The Lawyers Who Say Meep! High School Calls Police After Attorney Says Meep to Principal

Beaker_muppetFirst there were the Knights Who Say Ni! (below). Now we have the problem of the lawyers who say Meep! After reading the recent publications over the decision of the principal of Danvers High School banning students from saying the word “Meep,” Entertainment lawyer Theodora Michaels decided to act and wrote a letter using the four-letter word to Principal Thomas Murray, who comes across as a high school version of Dean Vernon Wormer from Animal House. She was immediately reported to the police for investigation by the school.

Murray stumbled on a conspiracy on Facebook where he learned that kids in the Danvers High School in Massachusetts intended to say “Meep!” in school — mimicking the lab assistant to Dr. Bunsen Honeydew, Beaker, of “The Muppet Show.”

Meep is actually in the dictionary which defines it as “whatever you want it to mean.” Murray, however, did not want it in his school and banned it — sending an automated call to parents warning that any student using “Meep!” could be suspended. His minions had uncovered a plot for students to do a “mass meep” in one part of the school.

That is when Michaels decided to nail her letter to the Internet door like a Meepish Martin Luther.

Here is the entire letter:

An open letter to Principal Murray of Danvers High School (MA):

Meep.

Sincerely,
Theodora Michaels

She says that the response was fast and furious: “Yesterday I received a reply email from Assistant Principal Mark Strout, which said (in full) “Your E-mail has been forwarded to the Danvers Police Department.”

I am pretty sure that Meep is not a form of hate speech, even under the Muppet criminal code. Methinks that Murray doth protest too much.

For her account of the controversy, click here.

For the original story, click here and here.

91 thoughts on “The Lawyers Who Say Meep! High School Calls Police After Attorney Says Meep to Principal

  1. File under “Lawyers who should have said meep:

    If you ever testify in court, you might wish you

    could have been as sharp as this policeman. He

    was being cross-examined by a defense attorney

    during a felony trial. The lawyer was trying to

    undermine the police officer’s credibility…

    Q:

    ‘Officer — did you see my client fleeing the

    scene?’

    A:

    ‘No sir. But I subsequently observed a person

    matching the description of the offender,

    running several blocks away.’

    Q:

    ‘Officer — who provided this description?’

    A:

    ‘The officer who responded to the

    scene.’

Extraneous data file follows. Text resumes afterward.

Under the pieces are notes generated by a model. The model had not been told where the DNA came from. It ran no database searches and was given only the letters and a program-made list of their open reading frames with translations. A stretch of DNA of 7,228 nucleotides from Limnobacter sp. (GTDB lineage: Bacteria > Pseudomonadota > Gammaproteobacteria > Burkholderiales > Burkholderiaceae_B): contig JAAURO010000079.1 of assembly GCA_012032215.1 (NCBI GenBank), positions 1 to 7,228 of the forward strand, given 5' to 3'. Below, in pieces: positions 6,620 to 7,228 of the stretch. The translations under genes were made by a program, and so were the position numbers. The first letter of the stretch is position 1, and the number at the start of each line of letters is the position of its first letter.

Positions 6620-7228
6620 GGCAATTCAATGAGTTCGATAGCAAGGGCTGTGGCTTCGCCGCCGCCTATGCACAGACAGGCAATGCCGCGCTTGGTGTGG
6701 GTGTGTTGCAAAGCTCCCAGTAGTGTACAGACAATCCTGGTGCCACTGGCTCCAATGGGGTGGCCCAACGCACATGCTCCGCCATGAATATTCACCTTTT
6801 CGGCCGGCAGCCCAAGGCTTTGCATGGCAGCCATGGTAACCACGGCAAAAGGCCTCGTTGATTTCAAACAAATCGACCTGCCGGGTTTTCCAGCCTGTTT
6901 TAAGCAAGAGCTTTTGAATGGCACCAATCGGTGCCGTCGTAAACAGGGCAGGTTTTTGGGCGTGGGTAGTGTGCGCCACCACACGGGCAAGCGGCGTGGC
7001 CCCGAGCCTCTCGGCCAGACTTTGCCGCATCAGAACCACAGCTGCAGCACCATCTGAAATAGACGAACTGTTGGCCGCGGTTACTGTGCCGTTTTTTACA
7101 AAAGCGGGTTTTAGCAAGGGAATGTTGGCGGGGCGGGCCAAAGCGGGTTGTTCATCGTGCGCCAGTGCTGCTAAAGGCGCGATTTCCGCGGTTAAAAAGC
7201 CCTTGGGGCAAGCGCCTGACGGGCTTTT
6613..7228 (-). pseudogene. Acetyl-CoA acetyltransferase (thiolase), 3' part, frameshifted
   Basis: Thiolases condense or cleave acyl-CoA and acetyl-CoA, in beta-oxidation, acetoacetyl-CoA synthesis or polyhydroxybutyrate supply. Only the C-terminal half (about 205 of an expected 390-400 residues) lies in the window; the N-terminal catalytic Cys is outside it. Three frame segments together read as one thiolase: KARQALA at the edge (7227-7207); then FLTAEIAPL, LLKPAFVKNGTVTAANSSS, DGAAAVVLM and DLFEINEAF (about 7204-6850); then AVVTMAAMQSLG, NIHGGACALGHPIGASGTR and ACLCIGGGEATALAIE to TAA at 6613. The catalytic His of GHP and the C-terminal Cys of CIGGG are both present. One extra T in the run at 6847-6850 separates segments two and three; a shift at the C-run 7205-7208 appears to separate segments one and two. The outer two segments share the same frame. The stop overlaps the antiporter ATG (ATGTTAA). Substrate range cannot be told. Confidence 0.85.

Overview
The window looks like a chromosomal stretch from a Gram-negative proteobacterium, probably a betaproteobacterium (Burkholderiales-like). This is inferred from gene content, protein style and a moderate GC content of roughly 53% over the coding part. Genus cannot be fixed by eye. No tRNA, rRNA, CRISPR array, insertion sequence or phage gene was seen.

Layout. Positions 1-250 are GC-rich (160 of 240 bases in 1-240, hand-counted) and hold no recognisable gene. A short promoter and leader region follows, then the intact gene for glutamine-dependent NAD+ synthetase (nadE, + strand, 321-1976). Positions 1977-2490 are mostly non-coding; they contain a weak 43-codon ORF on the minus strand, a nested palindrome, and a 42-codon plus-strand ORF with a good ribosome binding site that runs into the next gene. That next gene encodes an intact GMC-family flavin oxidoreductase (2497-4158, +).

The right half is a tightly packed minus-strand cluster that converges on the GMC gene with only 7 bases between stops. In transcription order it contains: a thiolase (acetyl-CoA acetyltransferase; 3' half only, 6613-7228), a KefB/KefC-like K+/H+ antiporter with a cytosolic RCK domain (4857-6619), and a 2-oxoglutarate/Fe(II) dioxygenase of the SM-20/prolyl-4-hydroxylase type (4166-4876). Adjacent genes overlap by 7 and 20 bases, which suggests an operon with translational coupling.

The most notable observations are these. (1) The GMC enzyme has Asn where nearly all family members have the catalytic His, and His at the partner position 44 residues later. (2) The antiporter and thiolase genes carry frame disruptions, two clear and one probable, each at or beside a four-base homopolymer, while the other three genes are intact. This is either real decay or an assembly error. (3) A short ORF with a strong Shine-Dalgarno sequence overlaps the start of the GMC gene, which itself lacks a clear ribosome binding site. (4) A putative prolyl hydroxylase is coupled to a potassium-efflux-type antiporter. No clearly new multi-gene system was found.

Q:

    ‘A fellow officer provided the description of

    this so-called offender. Do you trust your

    fellow officers?’

    A:

    ‘Yes, sir. With my life.’

    Q:

    ‘With your life? Let me ask you this then

    officer. Do you have a room where you change

    your clothes in preparation for your daily

    duties?’

    A:

    ‘Yes sir, we do!’

    Q:

    ‘And do you have a locker in the room?’

    A:

    ‘Yes sir, I do.’

    Q:

    ‘And do you have a lock on your locker?’

    A:

    ‘Yes sir.’

    Q:

    ‘Now why is it, officer, if you trust your

    fellow officers with your life, you find it

    necessary to lock your locker in a room you

    share with these same officers?’

    A:

    ‘You see, sir — we share the building with the

    court complex, and sometimes lawyers have been

    known to walk through that room.’

  2. roflol, Vince.

    Meep indeed. As a general rule, you’re not supposed to ask a question in court you don’t know the answer to but this is a valuable lesson about assumptions and multiple answers to singular questions.

  3. Gyges–

    I understand the points you make. Where I live marching bands aren’t big. No pirate ships or Stars Wars Deep Space Nine.

    I can’t say that it’s still true today–but I do know that years ago the Danvers music support group definitely helped to support the band financially.

  4. Insider doesnt really get it…

    The rain of feces didn’t truly start until the over-reaction of notifying the police about a simple little one word email.

    Then the pile on started.

    Step one, stop digging.

  5. I think the best thing that came out of what the very brave attorney did was that the Danvers Police Dept issued a statement saying that it is okay for us non-student meepers to email the word, “meep.”

    I’m not attorney, but I think this is a huge development in free speech law, isn’t it?

  6. While I think the administration could have handled the ‘meep’ situation better, and, that Insider could have left perjoratives like bimbo out, and, that I agree that simply banning the word will not address underlying issues, I do think this could be a case of coordinated bullying.

    Perhaps there is a student in school who looks like Beaker and is teased by students saying ‘meep’ at him each time he’s passed in the hall. In that case, ‘meep’ has been elevated to a slur and should be dealt with in the same way as any other curse word. That said, dealing with the situation must also address the underlying issue of targeted cruelty, if that is indeed the case.

    However, if it is simply a case of Muppet-imitating mischievousness, then the students should meep on.

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